Happy Monday! We're in the last days of an increadible July and I am happy to share today's 'Character Builder'. Have you been following these inspirational nuggets on our Facebook page? If not, please LIKE us and expect to read at least 4 of them every week to help strengthen different aspects of the success experience.
Today's builder is: see things as they are, not as we wish them to be.
Expecting others to meet our expectations and getting upset when they don't creates unhealthy tension both at home and in the workplace. It leads to constant letdowns, taking the focus away from important success goals that have been set. Whenever a person gives in to feelings of disappointment, they are filled with negative thoughts that spark unpleasant reactions towards others. This is a potent energy drainer and sure stiffler of success.
Meanwhile, seeing things as they are, especially when goals (ranging from personal happiness to finishing a business related task) have been clearly defined, enables a leader to perform on an even keel. It eliminates emotional ups and downs and helps an individual to be stable, steady, focused and at peace with themselves and others. Individuals who develop the art of seeing things as they are, seldom become victims of their own emotions.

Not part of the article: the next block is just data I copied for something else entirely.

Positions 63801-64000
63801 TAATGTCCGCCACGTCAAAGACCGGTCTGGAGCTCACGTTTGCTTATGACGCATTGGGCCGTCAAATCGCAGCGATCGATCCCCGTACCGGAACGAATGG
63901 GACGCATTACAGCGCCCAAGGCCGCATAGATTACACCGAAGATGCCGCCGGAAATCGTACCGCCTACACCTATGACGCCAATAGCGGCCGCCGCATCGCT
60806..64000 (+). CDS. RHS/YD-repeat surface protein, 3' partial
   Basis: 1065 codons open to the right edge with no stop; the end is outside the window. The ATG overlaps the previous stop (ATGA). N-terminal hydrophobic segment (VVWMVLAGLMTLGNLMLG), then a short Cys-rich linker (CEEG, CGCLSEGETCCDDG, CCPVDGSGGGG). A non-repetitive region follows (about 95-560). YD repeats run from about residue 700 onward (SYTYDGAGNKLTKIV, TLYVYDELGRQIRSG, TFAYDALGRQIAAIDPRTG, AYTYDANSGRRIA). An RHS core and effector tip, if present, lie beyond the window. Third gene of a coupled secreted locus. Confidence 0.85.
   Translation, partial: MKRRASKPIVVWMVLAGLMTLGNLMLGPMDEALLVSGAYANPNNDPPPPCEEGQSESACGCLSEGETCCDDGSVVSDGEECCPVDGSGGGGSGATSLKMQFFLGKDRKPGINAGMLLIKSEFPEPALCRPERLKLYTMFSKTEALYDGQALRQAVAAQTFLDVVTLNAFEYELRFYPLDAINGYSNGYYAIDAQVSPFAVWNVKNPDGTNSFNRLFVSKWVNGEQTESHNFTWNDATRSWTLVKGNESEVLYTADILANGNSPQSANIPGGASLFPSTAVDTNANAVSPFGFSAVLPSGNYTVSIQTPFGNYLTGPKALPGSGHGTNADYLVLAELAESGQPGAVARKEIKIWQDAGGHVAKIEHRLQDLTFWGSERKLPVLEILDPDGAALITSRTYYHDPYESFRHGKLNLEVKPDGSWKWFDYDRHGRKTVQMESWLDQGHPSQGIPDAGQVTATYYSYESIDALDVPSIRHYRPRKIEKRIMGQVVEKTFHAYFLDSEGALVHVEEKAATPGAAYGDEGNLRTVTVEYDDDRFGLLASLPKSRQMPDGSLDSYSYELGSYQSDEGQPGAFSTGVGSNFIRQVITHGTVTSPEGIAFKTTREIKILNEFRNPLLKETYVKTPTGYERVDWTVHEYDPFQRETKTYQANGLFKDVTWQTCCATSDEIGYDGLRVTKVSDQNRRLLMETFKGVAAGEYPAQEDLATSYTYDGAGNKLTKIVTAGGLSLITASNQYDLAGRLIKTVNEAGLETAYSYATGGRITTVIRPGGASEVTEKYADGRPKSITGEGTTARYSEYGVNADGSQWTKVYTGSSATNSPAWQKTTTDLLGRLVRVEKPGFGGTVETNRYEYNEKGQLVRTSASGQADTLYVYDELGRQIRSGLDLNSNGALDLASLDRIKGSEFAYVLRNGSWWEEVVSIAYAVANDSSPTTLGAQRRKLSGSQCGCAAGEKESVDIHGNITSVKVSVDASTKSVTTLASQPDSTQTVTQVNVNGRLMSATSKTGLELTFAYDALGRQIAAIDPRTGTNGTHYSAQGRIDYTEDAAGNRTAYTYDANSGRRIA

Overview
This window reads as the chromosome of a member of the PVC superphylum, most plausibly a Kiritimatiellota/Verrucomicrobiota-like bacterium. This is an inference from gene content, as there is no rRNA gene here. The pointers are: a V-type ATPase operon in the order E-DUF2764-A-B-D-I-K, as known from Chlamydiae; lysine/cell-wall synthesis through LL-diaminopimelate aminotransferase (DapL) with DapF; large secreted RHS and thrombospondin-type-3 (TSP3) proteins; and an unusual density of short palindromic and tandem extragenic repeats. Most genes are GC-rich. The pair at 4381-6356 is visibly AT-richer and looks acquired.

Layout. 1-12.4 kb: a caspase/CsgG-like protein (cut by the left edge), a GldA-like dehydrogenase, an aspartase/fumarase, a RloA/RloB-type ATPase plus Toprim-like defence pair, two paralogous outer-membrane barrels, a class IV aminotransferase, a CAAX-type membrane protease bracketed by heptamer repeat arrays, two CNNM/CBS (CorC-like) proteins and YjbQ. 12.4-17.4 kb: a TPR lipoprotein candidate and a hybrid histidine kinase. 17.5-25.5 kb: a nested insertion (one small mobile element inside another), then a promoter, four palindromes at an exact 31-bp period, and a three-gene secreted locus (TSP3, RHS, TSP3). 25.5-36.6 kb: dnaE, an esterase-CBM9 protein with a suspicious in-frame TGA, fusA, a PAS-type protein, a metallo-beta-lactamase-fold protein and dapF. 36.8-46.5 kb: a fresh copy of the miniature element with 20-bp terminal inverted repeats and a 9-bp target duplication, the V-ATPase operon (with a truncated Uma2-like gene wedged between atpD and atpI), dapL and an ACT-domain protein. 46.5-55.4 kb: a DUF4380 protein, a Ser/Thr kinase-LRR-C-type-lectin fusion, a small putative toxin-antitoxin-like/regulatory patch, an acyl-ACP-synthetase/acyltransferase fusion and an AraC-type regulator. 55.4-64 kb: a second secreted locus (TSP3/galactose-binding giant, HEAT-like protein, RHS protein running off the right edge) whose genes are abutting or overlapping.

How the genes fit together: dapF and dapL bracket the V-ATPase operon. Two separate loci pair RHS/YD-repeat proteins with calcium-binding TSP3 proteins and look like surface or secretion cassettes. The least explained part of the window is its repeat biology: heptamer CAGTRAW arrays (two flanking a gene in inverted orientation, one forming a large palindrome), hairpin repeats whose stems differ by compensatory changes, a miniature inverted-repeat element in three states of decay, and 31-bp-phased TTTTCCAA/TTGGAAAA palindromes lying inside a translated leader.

Seeing things as they are, not as we expect them to be connects us with the reality of a situation, making our options clearer.
Many relationships have been ruined because one person acted contrary to "the expectations" of another. This is known to spark emotional meltdowns and insultive outburts. However, a leader who seeks understanding of people, their strengths and weaknesses inorder to foster productive relationships, focuses on a person's actions and learns from them. This is important in choosing who we work with and how.
There is always room for growth, right? So friction in our relationships with others can also be a call for self-examination — where could I have gone wrong? What was my contribution to this misunderstanding? While trying to change others so that they can meet our expectations is often very futile, there's always room for us to develop into better leaders (hence personal growth).
At the end of the day, success is all about results. Understanding people and systems helps in the accomplishment of goals that lead to success. This explains why to the successful leader, every 'disappointment is a blessing', it teaches valuable life lessons.